What I lost: Ruby Woo Reflection Post 1

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I’m still in the process of unpacking what happened during the Ruby Woo Pilgrimage because it was just so much in so little time. So in order to share that adequately with you, I’m going to start with before the pilgrimage. I’ve got some evolving thoughts on radical community and ways we should practice that here in our regular lives–especially as the church–without having to go off and experience it somewhere in as intense a way as a pilgrimage. Or in other words, I’d like to explore what it looks like to bring both the learning/stretching/growing experiences of a pilgrimage and the intentional community piece back and insert it into our regular experiences.

And I have some ideas what that could look like, and one I’m even going to be offering shortly to my local congregation, but I’d like to start a series of blog posts (that knowing me will be interspersed with other reflections as well) beginning with something Lisa Sharon Harper said on one of our prep calls.

In order to bring together 20+ women, most of whom were strangers to each other, we did some prep work via zoom calls the week before the pilgrimage actually began. In the second or third call, Lisa said something to the effect of, “Anything you lose on the pilgrimage, you never really needed.”

And of course I wrote it down, and then forgot about it. It was of note though because one typically thinks of these sorts of experiences as something you do to gain things and not to lose them.

For weeks after I returned, I was hard-pressed to come up with responses other than “It was really great!” when asked about the pilgrimage, and for something that had been touted as so life-changing I think people were surprised I didn’t have more to say. (That and they know me, so they were doubly surprised I didn’t immediately hold forth I think 😉 ).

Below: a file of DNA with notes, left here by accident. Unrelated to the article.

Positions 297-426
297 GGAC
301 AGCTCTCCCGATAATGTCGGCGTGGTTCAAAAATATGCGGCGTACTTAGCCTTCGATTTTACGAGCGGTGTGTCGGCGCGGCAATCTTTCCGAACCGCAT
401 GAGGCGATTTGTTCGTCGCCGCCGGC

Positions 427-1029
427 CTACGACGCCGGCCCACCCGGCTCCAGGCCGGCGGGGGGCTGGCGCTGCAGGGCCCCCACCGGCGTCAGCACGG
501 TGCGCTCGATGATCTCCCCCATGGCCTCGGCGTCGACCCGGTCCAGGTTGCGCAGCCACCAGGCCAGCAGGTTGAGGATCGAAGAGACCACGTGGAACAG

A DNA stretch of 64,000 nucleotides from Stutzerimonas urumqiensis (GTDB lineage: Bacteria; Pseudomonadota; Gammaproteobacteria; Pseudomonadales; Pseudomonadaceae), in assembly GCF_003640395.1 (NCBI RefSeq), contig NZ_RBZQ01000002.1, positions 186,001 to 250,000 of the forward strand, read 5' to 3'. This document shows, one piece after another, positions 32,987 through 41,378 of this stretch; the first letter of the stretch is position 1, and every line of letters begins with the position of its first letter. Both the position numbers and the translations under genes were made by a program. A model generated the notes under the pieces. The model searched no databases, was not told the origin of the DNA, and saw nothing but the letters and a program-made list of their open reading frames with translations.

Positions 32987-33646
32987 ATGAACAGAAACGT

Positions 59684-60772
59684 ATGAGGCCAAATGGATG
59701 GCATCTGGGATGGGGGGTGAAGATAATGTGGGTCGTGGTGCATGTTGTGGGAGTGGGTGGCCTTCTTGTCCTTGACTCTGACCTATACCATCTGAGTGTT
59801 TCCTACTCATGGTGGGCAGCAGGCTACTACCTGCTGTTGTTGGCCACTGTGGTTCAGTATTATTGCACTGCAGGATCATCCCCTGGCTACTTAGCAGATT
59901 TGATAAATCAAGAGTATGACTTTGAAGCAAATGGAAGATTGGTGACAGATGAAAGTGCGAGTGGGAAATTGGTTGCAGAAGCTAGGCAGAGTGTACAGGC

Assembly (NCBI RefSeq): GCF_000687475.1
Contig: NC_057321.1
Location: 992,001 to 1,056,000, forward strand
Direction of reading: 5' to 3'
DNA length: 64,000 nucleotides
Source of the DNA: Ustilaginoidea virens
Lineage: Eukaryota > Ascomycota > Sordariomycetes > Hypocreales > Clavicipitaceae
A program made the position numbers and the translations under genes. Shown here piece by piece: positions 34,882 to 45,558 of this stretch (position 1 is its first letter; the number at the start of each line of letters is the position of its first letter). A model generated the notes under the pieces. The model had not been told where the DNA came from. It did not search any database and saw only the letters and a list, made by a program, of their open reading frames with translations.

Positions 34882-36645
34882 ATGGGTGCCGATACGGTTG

It wasn’t until a couple weeks ago that I ran across my pre-pilgrimage notes and re-read that phrase that it struck me that perhaps what I had lost was equal to what I had gained and both contributed to the next phase of growth.

What did I lose, you ask?

I lost some of my anxiety and fearfulness over our current situation because I realized how connected our struggle is to so many struggles that have come before: ours is just the latest chapter. There has always been injustice and there have always been people to fight against injustice. There have always been dark times and there have always been people who banded together with their light to push back the darkness. Connecting our story to the stories that have come before puts so much in perspective. Of course it’s always hard to live through a story because we don’t know what the ending yet will be, though as a Christian, I feel our view of God’s ability to make everything new in the end gives us a hopeful ending arc even though we have no idea what the timeline for that is from our in-time perspective. More on this later, I think it could be its own post.

I lost some of my bad coping mechanisms because they paled so much in comparison to filling a deep need: like retail therapy (what little I could afford), and feeling dissatisfied with things like my trusty 2005 Camry with the oxidizing quarter panels and dent where someone backed into me in a parking lot years ago. Perhaps it’s strange but I just came back grateful for having something to drive, and lost my concern over what other people would think of me based on the condition or age of my car. I’ve also begun a cross-class dialogue circle and it really puts into perspective a lot of things on that front as well, inspiring both gratitude and a desire for economic justice. Also more on that later, it’ll take some processing to figure out what I’ve lost and gained from that, and it’s still ongoing.

I lost concern for the superficial and came back with a desire to figure out how to do some deep connections and intentional community on an ongoing basis. I think it’s something that on the whole we are missing in our society and need to re-engage in order to find our wholeness again. Again, more to come here as I figure out some ways to do this in my own life, but also in the life of communities I engage with, and also see where it’s already taking place and how that’s playing out in different ways in different places.